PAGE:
In knowledge intensive roles research suggest the overall cost of replacing an employee is more than double their annual salary. With average job tenure of entry level (Gen Z) joiners at little over a year we should all be on high alert.
There are many factors that influence how long someone stays in a role. Younger employees, for example, expect work to integrate far better with personal life: with flexibility in how and where they work. 80% of workplace professionals say that flexibility is attractive to them, while over a third of employees in one survey had rejected a raise or promotion, or moved jobs, to pursue more flexible working conditions.
How long someone stays in a business is increasingly about how visible and credible opportunities for development and advancement are and what leeway there is to work from home or adapt working hours to suit their personal situation.
With it taking upwards of six months to get an employee to full effectiveness in a new role and average job tenure amongst the youngest employees being little over a year this trend is crippling business growth (and even threatening survival) in many cases. This is particularly bad in the UK, which has the lowest average job tenure amongst OECD nations. Nearly half of millennials plan to leave their jobs in the next two years.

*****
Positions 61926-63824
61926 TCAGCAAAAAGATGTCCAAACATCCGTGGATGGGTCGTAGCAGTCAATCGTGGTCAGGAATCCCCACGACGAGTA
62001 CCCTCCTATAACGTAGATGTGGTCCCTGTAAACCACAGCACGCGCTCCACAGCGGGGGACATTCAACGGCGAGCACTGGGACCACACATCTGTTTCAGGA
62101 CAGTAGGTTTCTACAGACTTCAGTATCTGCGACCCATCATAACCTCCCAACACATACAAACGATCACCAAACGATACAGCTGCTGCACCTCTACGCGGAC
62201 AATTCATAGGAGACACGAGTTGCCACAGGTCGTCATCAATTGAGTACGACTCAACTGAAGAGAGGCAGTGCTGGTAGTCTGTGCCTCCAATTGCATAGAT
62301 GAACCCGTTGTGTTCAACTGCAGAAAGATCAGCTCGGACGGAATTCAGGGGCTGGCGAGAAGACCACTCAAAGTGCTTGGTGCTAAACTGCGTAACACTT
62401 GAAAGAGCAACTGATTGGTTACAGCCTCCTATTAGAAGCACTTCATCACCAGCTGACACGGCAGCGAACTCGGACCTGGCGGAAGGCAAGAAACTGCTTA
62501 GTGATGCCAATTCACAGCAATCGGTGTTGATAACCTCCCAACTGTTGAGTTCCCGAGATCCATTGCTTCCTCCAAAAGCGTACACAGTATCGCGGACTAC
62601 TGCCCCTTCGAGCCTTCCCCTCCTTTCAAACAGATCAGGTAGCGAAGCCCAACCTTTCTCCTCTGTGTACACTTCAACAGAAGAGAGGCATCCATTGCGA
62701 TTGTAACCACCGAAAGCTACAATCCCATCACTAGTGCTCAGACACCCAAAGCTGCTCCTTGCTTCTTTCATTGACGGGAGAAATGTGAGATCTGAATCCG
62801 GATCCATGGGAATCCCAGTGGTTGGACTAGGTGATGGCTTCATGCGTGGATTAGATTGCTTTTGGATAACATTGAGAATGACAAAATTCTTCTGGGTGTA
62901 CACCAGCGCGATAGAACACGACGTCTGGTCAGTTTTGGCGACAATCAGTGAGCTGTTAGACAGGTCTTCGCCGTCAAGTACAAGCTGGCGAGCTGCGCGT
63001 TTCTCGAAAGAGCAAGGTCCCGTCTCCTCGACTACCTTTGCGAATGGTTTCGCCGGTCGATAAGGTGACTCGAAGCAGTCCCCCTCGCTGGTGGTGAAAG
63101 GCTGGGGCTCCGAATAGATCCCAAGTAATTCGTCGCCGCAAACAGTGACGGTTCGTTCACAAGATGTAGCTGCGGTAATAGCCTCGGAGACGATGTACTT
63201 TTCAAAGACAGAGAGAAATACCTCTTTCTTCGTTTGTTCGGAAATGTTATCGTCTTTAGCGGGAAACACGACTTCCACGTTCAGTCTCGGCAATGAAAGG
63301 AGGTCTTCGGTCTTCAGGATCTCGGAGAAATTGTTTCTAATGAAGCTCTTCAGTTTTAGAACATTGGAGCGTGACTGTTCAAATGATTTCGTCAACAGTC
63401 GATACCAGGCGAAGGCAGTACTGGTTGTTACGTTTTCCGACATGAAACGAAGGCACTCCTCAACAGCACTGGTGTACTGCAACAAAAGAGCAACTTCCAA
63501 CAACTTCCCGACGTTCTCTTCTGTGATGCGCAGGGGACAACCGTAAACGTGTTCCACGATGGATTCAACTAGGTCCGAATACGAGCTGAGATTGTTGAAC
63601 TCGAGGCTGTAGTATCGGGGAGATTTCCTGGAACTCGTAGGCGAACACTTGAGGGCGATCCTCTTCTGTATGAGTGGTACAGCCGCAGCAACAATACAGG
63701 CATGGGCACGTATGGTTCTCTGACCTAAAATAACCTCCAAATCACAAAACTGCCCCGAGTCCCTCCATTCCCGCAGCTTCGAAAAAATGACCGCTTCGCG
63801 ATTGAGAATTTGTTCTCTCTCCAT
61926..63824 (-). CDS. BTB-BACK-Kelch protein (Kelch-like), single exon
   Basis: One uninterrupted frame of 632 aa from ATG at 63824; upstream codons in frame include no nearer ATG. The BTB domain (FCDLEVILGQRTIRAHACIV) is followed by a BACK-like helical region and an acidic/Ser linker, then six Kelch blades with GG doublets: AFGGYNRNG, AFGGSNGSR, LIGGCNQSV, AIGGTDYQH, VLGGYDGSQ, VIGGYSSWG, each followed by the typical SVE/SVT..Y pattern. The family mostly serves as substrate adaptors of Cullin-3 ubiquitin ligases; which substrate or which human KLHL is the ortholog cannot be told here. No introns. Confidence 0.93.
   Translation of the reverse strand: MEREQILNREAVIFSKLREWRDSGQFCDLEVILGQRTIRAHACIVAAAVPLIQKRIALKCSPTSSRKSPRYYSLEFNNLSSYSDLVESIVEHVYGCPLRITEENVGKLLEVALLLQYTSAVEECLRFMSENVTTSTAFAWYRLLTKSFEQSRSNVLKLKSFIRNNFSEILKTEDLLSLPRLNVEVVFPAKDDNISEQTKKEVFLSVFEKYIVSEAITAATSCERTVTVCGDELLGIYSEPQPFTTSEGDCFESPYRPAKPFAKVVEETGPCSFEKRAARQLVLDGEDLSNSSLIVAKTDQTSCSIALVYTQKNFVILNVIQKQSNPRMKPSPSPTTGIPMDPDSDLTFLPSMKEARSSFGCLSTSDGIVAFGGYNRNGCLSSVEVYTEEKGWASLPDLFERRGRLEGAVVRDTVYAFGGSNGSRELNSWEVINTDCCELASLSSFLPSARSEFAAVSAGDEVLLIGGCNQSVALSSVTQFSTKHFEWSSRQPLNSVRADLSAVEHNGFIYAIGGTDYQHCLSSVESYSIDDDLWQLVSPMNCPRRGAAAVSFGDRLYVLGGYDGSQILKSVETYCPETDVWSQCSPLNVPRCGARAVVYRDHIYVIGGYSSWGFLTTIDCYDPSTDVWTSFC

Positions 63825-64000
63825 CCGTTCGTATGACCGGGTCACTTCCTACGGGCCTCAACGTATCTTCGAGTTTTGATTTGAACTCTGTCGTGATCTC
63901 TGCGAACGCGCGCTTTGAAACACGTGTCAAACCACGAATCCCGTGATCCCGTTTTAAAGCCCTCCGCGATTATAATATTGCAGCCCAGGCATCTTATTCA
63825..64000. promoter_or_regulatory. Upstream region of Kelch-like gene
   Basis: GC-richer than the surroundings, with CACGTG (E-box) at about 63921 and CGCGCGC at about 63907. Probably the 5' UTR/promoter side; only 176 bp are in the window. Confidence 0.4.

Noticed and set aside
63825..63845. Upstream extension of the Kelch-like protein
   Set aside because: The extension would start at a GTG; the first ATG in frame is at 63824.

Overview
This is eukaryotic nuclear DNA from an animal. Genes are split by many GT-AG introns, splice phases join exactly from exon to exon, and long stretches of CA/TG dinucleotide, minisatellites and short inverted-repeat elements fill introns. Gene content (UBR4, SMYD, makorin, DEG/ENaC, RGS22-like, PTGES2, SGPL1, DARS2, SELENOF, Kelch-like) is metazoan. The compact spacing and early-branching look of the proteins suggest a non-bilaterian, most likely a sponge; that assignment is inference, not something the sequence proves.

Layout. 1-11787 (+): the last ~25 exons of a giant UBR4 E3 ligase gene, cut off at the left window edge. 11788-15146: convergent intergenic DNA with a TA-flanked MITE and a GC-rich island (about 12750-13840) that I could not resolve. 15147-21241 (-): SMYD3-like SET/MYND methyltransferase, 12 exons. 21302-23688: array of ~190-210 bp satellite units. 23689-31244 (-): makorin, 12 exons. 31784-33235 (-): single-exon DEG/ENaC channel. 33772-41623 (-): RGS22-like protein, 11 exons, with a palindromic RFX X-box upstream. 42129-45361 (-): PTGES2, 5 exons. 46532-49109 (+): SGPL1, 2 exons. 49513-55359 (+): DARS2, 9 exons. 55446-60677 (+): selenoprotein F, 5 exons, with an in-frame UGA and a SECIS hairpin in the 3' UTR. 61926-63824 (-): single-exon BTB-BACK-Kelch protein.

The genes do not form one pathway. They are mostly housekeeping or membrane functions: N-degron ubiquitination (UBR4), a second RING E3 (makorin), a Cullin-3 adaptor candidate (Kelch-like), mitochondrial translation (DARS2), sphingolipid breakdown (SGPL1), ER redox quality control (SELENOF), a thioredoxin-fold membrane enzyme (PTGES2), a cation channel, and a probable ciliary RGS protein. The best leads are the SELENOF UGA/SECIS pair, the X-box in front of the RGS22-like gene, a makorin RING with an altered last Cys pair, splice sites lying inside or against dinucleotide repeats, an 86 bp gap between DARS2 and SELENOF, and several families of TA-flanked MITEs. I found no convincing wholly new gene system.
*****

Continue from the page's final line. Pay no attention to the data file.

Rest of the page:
Now consider the costs of turnover. One study from the Center for American Progress, based on 11 research papers published over 15 years, found that the average cost to a business of losing and hiring into a skilled role is 213% of the salary for that role. This will vary for different businesses and roles. But the principle is clear: high turnover can cost far more than the value of that employee to the business – and if you’re repeatedly rehiring for the same roles, that’s going to cripple morale and with that your business.
If your purpose as a business isn’t clear and those you employ not aligned to your vision and values you can expect higher employee turnover. Websites like Glassdoor make it easy for talent to benchmark against other businesses precipitating attrition, whilst great culture drives better talent retention.
The key message is hire for attitude, alignment and cultural fit above anything else.